Olly Robbins, the former civil servant who was Theresa May’s chief Brexit negotiator, is leaving Goldman Sachs and joining corporate intelligence firm Hakluyt, people with direct knowledge of the matter said.
Robbins, who was May’s chief EU negotiator from 2017 until 2019 and became a bogeyman for Eurosceptics, is leaving the US investment bank after little more than three years.
His departure from Goldman Sachs — where he is a managing director within the investment banking division — is unrelated to the sweeping lay-offs that chief executive David Solomon is pushing through, the people said.
At Hakluyt, Robbins will be responsible for leading the coverage of corporate clients in Europe and the Middle East. Under managing partner Varun Chandra, Hakluyt is attempting to move beyond its traditional remit of gathering intelligence via an expert network and into the higher-margin business of being a trusted adviser to large corporations and private equity firms.
Hakluyt and Goldman Sachs declined to comment. Robbins did not immediately respond to a request for comment.
According to his LinkedIn biography, Robbins had been covering a range of Goldman’s UK clients, “across sectors including aerospace and defence, airlines, energy, consumer, utilities, business services and broadcasting”.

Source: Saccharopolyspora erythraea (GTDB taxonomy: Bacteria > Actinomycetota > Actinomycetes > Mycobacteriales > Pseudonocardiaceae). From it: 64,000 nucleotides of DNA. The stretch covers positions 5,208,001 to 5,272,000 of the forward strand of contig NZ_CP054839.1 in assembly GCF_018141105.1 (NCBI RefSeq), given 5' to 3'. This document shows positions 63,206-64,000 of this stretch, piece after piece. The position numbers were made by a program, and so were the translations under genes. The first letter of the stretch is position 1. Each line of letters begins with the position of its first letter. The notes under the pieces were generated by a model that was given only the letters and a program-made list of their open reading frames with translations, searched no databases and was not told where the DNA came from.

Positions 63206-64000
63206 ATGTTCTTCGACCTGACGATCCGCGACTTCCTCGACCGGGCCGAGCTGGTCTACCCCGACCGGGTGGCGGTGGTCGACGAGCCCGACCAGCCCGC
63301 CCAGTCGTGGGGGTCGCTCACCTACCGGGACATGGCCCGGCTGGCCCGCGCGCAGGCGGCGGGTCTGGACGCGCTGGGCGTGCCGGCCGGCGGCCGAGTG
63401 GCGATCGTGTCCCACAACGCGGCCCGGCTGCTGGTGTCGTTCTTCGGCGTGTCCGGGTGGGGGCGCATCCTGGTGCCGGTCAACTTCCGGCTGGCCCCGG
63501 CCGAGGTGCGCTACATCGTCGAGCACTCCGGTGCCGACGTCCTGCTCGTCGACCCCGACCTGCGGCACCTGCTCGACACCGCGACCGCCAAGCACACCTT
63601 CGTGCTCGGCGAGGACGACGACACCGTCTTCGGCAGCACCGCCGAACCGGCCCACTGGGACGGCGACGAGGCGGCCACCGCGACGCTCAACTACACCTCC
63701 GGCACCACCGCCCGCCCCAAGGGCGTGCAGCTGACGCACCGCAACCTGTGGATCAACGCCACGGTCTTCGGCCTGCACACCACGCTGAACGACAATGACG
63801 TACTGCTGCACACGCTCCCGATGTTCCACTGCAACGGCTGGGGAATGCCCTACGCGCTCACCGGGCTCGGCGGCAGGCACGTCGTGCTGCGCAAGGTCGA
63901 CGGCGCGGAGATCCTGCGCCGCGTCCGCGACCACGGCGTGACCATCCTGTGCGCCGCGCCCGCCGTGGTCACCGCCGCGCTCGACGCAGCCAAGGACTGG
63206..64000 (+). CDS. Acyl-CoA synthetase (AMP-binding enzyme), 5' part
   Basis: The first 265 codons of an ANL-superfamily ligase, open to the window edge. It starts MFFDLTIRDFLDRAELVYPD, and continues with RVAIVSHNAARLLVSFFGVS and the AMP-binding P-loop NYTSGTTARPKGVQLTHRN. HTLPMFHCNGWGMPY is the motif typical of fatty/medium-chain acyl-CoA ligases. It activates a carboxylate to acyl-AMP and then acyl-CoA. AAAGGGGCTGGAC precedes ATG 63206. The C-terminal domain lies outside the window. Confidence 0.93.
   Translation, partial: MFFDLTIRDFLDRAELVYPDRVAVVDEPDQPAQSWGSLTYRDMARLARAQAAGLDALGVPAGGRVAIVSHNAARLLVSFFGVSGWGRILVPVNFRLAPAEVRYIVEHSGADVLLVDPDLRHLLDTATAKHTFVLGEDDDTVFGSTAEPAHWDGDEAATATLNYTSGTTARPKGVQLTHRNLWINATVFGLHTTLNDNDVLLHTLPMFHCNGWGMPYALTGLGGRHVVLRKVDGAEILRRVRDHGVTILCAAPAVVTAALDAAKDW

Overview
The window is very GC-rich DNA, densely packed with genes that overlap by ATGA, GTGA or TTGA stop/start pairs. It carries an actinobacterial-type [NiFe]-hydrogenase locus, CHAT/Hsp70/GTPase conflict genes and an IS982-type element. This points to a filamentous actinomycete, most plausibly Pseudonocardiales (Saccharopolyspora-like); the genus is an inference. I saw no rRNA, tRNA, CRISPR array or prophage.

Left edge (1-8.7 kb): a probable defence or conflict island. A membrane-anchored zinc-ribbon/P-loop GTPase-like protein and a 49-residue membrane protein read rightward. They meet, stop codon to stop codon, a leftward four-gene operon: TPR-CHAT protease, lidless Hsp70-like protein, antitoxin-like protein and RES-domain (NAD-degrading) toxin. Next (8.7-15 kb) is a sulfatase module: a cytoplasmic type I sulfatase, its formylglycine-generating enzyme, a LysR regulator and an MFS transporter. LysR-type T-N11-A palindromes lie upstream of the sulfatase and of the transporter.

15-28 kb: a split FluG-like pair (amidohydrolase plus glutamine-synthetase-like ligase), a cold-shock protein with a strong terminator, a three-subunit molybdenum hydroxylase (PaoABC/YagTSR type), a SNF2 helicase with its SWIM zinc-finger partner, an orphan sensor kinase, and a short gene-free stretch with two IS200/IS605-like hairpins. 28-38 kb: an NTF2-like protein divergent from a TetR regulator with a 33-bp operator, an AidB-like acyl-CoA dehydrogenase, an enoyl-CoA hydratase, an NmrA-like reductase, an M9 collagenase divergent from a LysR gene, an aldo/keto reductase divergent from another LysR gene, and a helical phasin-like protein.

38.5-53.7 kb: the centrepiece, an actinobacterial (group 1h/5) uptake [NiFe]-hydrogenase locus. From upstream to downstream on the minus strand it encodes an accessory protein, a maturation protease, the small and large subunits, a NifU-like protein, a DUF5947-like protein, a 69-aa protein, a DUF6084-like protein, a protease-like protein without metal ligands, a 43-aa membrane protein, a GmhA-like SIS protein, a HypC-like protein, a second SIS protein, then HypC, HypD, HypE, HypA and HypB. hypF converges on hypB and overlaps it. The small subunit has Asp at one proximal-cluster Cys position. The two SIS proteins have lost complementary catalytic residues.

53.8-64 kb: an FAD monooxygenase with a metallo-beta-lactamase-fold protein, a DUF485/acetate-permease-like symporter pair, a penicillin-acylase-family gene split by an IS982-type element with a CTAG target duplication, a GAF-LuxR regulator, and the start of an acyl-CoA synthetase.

His ability to transfer his detailed knowledge of the EU and Brexit to the bank’s clients appealed to Goldman Sachs.
Hakluyt was founded in 1995 by a group of former MI6 UK intelligence officers. Muhtar Kent, former Coca-Cola chief executive, and Douglas Flint, ex-chairman of HSBC, are among the business leaders who sit on its international advisory board.
The move to Hakluyt suggests Robbins is not planning an immediate return to government. When he joined Goldman, people close to Robbins told the Financial Times that they suspected he would return to the civil service after several years in the private sector.
Before joining Goldman, Robbins served as the inaugural “Heywood fellow” named after the former cabinet secretary Jeremy Heywood who died in 2018.
Heywood interrupted his civil service career by spending three years as a managing director at the UK investment banking arm of Morgan Stanley, a move that Robbins echoed by joining Goldman Sachs.